Therefore, the quantity AB dqrev/T is not based on the path selected and is only dependent on the initial and final states of the system. This signifies that it symbolizes a change in some thermodynamic property. This property is known as entropy (S), and we represent,

dqrev/T = dS

Therefore ∫dS = 0

As well if we symbolize the entropy of the initial state A as SA and that of the final state B as SB, then,

ΔS = SB - SA = AB dqrev/T

Let us associate the changes in internal energy and enthalpy to entropy change.

If we now place dq = TdS, dU = nCVdT and dw = - pdV in dU = dq + dw


dU = nCV‾dT  = TdS - pdV

As per the equation H = U + pV

On differentiating, it gives:

dH = dU + pdV + Vdp

By using the equation, dH = TdS - pdV + pdV + Vdp = TdS + VdP

Equation dU = nCv‾dT = TdS - pdV and dH = TdS - pdV + pdV + Vdp = TdS + VdP are the joint mathematical statements of the first and second laws of thermodynamics. The first law of thermodynamics is mainly concerned by the conservation of energy and the second law of thermodynamics introduces the theory of entropy.

This is worth mentioning that the entropy change in a system is represented by:

dS = dqrev/T

This signifies that the entropy change in a system is to be computed by supposing the process to be reversible, irrespective; of the fact that the process is reversible or not.

Entropy changes in Isolated Systems:

We are now interested in determining the entropy change in an isolated system where cyclic processes of isothermal expansion and compression occur. These cyclic processes can take place in two ways; one in which both the expansion and compression are reversible and the other, in which one is irreversible whereas the other is reversible. Let us take an isolated system comprising of a cylinder that contains a gas between it and a smooth air tight piston and is put in a heat reservoir.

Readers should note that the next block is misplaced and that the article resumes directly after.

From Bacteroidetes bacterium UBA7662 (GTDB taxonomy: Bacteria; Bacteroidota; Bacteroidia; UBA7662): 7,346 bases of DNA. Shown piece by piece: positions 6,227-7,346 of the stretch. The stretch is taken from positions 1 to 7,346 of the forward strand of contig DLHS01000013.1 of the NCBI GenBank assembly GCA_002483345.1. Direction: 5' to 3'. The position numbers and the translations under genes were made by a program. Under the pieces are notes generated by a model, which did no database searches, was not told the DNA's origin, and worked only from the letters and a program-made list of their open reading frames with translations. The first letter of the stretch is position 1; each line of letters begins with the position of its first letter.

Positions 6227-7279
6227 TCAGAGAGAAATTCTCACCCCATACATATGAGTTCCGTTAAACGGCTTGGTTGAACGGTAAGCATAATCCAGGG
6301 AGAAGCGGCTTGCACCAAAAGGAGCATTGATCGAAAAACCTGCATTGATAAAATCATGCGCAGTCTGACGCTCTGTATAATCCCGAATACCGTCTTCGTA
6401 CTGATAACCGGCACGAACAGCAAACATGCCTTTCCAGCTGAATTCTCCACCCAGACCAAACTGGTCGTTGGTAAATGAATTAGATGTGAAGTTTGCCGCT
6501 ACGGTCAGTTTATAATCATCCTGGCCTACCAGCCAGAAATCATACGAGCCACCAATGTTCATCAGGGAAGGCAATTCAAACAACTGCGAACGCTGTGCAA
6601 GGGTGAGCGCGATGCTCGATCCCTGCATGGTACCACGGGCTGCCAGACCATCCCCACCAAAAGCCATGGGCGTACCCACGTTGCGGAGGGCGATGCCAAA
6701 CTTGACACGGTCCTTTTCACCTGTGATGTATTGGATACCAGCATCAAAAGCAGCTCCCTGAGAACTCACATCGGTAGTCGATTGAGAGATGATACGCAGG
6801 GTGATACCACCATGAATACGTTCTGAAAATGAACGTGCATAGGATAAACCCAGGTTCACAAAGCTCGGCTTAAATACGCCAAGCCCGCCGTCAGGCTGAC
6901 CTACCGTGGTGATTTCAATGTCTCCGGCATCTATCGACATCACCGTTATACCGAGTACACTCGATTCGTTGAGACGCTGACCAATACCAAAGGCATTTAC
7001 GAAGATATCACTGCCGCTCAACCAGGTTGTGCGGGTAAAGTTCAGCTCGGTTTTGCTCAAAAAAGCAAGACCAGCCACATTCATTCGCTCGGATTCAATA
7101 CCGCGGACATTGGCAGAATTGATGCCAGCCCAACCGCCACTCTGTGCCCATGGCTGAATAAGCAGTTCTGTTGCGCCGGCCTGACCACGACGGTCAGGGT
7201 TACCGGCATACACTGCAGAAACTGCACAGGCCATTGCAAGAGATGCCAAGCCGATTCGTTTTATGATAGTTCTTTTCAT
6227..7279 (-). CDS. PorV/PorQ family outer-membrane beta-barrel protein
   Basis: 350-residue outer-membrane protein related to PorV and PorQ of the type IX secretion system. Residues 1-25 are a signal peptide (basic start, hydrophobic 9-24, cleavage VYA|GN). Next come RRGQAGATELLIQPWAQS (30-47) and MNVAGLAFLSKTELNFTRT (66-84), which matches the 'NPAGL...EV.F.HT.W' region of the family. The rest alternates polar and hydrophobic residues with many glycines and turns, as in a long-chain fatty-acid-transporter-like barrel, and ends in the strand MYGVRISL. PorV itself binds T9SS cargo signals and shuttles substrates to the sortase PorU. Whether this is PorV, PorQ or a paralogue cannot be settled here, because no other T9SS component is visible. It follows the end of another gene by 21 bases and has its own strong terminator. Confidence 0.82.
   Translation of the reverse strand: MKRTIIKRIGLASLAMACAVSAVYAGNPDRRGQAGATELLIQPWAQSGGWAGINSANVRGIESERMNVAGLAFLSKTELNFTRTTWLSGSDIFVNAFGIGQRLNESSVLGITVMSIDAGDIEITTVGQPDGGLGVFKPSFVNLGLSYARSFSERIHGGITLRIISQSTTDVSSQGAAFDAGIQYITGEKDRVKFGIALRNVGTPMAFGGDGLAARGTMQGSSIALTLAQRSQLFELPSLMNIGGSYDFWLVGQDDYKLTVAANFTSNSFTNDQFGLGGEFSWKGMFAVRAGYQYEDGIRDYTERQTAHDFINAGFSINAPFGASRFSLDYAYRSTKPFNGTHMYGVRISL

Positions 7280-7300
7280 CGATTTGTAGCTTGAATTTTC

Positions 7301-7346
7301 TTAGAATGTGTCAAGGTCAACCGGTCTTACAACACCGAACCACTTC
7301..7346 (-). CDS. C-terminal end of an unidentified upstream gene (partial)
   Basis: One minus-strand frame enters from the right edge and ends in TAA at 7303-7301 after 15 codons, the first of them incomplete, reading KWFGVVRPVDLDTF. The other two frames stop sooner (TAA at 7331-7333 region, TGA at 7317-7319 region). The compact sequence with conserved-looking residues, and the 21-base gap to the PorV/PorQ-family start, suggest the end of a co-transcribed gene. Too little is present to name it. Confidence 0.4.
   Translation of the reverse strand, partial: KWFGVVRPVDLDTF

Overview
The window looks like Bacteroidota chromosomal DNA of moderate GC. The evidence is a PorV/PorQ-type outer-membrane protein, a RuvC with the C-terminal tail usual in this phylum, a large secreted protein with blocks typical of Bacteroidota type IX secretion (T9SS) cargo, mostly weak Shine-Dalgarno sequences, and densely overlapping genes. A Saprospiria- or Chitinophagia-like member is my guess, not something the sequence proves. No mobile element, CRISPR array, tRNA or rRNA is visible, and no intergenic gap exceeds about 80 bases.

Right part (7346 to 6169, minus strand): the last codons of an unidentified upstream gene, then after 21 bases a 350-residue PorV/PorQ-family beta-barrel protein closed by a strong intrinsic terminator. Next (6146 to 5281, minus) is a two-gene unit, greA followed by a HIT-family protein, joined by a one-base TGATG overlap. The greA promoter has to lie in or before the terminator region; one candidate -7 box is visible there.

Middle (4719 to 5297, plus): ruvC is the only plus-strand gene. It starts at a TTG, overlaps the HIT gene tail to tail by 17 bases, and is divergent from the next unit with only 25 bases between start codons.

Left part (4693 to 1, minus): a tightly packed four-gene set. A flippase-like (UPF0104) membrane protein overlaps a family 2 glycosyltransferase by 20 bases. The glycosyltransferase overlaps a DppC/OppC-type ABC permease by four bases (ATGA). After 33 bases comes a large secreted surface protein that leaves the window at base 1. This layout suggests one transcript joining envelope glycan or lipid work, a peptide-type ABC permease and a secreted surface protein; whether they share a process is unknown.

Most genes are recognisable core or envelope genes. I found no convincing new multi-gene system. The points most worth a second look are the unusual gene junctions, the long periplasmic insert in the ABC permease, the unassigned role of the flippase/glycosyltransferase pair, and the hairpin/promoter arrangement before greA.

Isothermal Reversible Expansion and Reversible Compression:

Assume that the gas (system) undergo isothermal reversible expansion from volume V1 to V2 at a temperature 'T'. In this reversible process, the gas absorbs heat, qrev, from the reservoir; the entropy change of the system, ΔS1, is represented by,

ΔS1 = qrev/T

As the reservoir too loses heat qrev in a reversible manner, the entropy change, ΔS2, of the reservoir is represented by,

ΔS2 = - qrev/T

The net entropy change of the isolated system, ΔSa, in this reversible expansion process is, represented by, 

ΔSa = ΔS1 + ΔS2 = qrev/T - qrev/T = 0

Assume that the gas undergo isothermal reversible compression back to its original state. Suppose that throughout this compression, heat lost from the system and the heat gained via the reservoir are both reversible. Then, the total entropy change (ΔSb) of the isolated system illustrated above, throughout reversible compression, is as well equivalent to zero.